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This publication is available at https://www.gov.uk/government/publications/coronavirus-covid-19-guidance-on-vulnerable-children-and-young-people/coronavirus-covid-19-guidance-on-vulnerable-children-and-young-people
Vulnerable children and young people across all year groups continue to be expected to attend educational provision where it is appropriate for them to do so. This should remain a priority for educational providers and local authorities, including as some year groups begin to return to on-site provision.
Educational providers - working together with other partners, where relevant, such as local authorities - should take the following actions, the detail of which is contained in the sections below:
- identify vulnerable children and young people based on the definition below
- determine whether attendance at educational provision is appropriate for individual vulnerable children and young people and take appropriate action to encourage this and follow up where children and young people are absent
- consider how best to support vulnerable children and young people’s welfare and education, both remotely and on-site
- consider how to respond to potential increased safeguarding concerns
- consider how to respond to staffing, transport and other logistical concerns
1. Identification of vulnerable children and young people
Vulnerable children and young people for the purposes of continued attendance during the coronavirus (COVID-19) outbreak are those across all year groups who:
- are assessed as being in need under section 17 of the Children Act 1989, including children and young people who have a child in need plan, a child protection plan or who are a looked-after child
- have an education, health and care (EHC) plan and it is determined, following risk assessment, that their needs can be as safely or more safely met in the educational environment
- have been assessed as otherwise vulnerable by educational providers or local authorities (including children’s social care services), and who could therefore benefit from continued attendance. This might include children and young people on the edge of receiving support from children’s social care services, adopted children, those at risk of becoming NEET (‘not in employment, education or training’), those living in temporary accommodation, those who are young carers and others at the provider and local authority’s discretion.
The term ‘all year groups’ in this context for attendance purposes refers to children under 5 eligible for early years entitlements and children and young people aged 5 to 18 (or aged 5 to 25 for children and young people with an EHC plan).
2. Attendance of vulnerable children and young people
2.1 Summary of attendance expectations for vulnerable children and young people
Vulnerable children and young people’s attendance is expected, where it is appropriate for them (that is, where there are no shielding concerns for the child or their household, and/or following a risk assessment for children with an EHC plan) so that they can gain the educational and wellbeing benefits of attending. Vulnerable children and young people - regardless of year group - that have not been attending in the recent period are expected to return to nursery, early years, school or college provision where this would now be appropriate for them to do so. A brief summary of attendance expectations across the different groups of vulnerable children and young people is as follows:
- For vulnerable children and young people who have a social worker, attendance is expected unless the child/household is shielding or clinically vulnerable (see the advice set out by Public Health England on households with possible coronavirus infection, and shielding and protecting people defined on medical grounds as clinically extremely vulnerable).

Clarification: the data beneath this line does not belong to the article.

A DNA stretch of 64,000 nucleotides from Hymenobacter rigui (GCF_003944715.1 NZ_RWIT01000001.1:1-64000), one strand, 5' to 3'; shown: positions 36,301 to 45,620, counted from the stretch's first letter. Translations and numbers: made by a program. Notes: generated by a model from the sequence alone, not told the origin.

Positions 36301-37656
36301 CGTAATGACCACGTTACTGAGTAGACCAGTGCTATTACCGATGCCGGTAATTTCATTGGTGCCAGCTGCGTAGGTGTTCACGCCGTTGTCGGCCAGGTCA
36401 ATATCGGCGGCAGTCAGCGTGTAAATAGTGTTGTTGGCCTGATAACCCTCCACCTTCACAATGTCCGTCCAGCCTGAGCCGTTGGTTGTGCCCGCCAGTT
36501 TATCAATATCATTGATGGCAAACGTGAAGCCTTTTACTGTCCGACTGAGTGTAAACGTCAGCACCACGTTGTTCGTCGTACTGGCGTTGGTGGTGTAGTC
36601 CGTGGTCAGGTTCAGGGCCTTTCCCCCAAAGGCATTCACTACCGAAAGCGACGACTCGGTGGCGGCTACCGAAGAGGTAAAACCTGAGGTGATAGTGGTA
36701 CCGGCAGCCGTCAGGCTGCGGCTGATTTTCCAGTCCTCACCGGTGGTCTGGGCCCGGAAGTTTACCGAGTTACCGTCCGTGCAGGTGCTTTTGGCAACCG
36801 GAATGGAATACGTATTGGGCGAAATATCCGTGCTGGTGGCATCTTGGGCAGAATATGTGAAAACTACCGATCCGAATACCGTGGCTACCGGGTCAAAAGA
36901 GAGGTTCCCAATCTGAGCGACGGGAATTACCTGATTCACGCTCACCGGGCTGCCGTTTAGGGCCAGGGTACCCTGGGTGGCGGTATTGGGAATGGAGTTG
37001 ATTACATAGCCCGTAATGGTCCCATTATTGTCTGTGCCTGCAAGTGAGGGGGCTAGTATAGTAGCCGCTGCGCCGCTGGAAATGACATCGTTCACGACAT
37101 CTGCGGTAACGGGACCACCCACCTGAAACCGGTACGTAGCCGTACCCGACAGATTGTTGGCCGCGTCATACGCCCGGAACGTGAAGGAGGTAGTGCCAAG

- For vulnerable children and young people who have an education health and care (EHC) plan, attendance is expected where it is determined, following risk assessment, that their needs can be as safely or more safely met in the educational environment.
- For vulnerable children and young people who are deemed otherwise vulnerable, at the school, college or local authority discretion, attendance is expected unless the child/household is shielding or clinically vulnerable (see the advice set out by Public Health England on households with possible coronavirus infection, and shielding and protecting people defined on medical grounds as clinically extremely vulnerable).
For all these groups, educational providers, local authorities, social workers, parents/carers and other relevant professionals (where applicable) should work together closely to consider factors, such as the balance of risk, including health vulnerabilities, family circumstances, risks outside the home, and the child or young person’s assessed special educational needs, where relevant. The sections below set out specific considerations that these partners may wish to consider when determining whether attendance is appropriate.
Parents will not be penalised if their child does not attend educational provision. We expect educational providers and other relevant partners to work with and support the relevant families and pupils to return to school, where attendance is appropriate.
2.2 Attendance of children and young people who have a social worker
This group includes children and young people in all year groups who have been assessed as being in need under section 17 of the Children Act 1989 including those who have a child in need plan, a child protection plan or who are a looked after child.
Being at an early years setting, school or college can be an important lifeline for children who need or have needed a social worker, and this group also have worse educational outcomes at every stage, which is why it is vital that they continue to attend educational provision at this time.
These children and young people are expected to attend provision unless shielding or clinically vulnerable (see the advice set out by Public Health England on households with possible coronavirus infection, and shielding and protecting people defined on medical grounds as clinically extremely vulnerable). In circumstances where a parent or carer does not want to bring their child to an educational setting, the social worker and educational setting should explore the reasons for this directly with the parent or carer. These discussions should focus on the welfare of the child and the benefits of attending educational settings for this group.